I remember in my first few weeks of vet school, I read a blog post about imposter syndrome. I thought, Psh. That won’t happen to me. I’ve been working toward this most of my life, I’m exactly where I belong. Every part of this statement is true, but that doesn’t mean I always feel as confident as I did a fresh-faced VM1, ready to cure the animal world of all its ailments.
There are still days when I don’t really believe I’m a vet student. I tell people I am – the more I say it, the more I am no longer sure what that means to me. I can’t be an actual vet student – I don’t know that much. I’m not as knowledgeable about clinical procedures as my roommate, who worked as a vet assistant. I am not as comfortable controlling herds of cattle as my friend who raises dairy cattle. Who the heck let me in to vet school, anyway? Who thought that would be a good idea? Every day I learn something that some of my classmates – sometimes most – seem to take for granted. Of course, there are things that I take for granted that some of my classmates don’t know, but that seems to happen less and less the more we get into practical classes and leave theory behind. I’ve always loved theoretical science – do I really have a place in the clinic? But could I survive, would I be steady enough in a crisis, to work in government or public health?
I can’t be a vet student – I still struggle with the concept of being an adult, and making my own doctor’s appointments or speaking to people over the phone. Surely there’s a mistake – being a vet student means one day I will be a fully grown veterinarian, and unlike the caterpillar, I don’t think the metamorphosis takes place in a few weeks. One day, I will be responsible for a patient’s death, and it will be because of a mistake I made. If I don’t catch the one value on the bloodwork, or fail to recognize that the patient has a white-footed herding breed in him, making him prone to certain side-effects to drugs affecting a particular enzyme that those breeds don’t make properly, I’m responsible. Or I’ll be working with a species I’m not familiar with, or going on a 14-16 hour work-day, and not thinking clearly. Can I be responsible enough to be a veterinarian? Ours is one of the most trusted professions in the US, as our professors love to remind us. Some days, I love that we are so trusted – other days, I just feel fear. Fear that I won’t live up to our prestigious professional standards, fear that I will forget to make one of my many lists, and miss something important, fear that everyone will see on the outside how much like a fraud I feel on the inside. Fear that I am only a knock-off vet student.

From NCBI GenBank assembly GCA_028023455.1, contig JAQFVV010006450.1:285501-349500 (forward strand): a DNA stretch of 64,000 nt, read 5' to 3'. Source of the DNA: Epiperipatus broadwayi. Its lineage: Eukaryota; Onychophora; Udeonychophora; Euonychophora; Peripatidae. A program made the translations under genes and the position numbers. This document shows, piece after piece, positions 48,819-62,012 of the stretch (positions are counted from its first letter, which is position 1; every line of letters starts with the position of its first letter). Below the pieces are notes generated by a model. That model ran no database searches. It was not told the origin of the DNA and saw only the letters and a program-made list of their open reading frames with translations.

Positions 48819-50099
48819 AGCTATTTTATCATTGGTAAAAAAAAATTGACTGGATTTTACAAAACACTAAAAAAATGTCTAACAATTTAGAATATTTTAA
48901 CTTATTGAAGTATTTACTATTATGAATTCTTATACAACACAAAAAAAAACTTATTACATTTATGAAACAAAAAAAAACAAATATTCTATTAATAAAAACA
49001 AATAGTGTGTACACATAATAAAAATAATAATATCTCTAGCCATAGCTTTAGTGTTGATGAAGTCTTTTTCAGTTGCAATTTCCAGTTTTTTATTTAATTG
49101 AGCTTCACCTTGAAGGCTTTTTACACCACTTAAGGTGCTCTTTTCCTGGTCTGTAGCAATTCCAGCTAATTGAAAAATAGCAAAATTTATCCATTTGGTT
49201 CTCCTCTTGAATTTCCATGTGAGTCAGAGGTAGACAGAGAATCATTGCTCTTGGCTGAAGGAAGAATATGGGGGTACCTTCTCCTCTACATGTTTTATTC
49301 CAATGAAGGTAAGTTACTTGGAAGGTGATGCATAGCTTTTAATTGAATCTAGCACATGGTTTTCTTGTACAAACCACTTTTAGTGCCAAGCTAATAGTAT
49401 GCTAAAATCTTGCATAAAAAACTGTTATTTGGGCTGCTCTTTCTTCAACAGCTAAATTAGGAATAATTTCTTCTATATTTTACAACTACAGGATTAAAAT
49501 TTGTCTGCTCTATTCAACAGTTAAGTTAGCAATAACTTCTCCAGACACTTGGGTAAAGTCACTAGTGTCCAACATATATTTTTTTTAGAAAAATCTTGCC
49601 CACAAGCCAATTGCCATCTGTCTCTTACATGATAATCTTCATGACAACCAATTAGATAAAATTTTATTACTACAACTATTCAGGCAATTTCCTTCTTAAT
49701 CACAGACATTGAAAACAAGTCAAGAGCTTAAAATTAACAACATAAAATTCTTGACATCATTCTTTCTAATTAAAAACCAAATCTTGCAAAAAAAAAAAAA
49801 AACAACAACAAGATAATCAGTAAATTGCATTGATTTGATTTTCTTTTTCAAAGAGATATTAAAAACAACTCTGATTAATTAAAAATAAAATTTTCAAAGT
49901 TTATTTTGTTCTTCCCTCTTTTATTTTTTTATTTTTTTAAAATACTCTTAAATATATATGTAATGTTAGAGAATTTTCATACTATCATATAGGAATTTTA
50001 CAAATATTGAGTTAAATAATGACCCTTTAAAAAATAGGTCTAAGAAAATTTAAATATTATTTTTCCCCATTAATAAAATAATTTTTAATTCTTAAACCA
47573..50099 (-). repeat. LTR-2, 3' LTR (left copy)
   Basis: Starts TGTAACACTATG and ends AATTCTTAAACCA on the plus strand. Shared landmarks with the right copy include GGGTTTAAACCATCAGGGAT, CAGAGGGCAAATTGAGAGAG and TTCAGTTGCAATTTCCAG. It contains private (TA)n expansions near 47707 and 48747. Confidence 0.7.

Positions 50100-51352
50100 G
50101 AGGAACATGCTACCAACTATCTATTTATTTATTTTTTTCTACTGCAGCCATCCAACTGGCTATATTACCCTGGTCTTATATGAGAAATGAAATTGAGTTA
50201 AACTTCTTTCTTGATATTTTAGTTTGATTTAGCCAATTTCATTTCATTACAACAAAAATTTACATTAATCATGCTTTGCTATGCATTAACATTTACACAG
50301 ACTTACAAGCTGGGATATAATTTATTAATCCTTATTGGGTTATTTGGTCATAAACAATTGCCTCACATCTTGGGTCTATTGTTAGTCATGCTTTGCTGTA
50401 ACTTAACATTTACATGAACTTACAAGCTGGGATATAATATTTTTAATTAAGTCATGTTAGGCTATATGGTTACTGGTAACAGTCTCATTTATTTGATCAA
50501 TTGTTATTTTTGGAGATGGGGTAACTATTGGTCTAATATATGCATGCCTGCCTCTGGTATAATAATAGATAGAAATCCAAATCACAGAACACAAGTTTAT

Can I do this?
Absolutely. Maybe. Probably. Every once in a while, I have the opportunity to speak with a younger veterinarian – they come to the school to an event, or are one of our residents in the hospital, and they come over to the school to sit in on a panel for students who, like me, maybe aren’t sure of themselves anymore. And I realize – they’re afraid, too. It doesn’t stop them – they get malpractice insurance, take continuing education classes, and learn how to take a mistake, learn from it, and let it go. I don’t know if I’ll ever really stop feeling imposter syndrome for good, but that isn’t the important thing. What is important is that I don’t let it stop me from doing what I love – and what I am actually good at, despite what imposter syndrome tells me.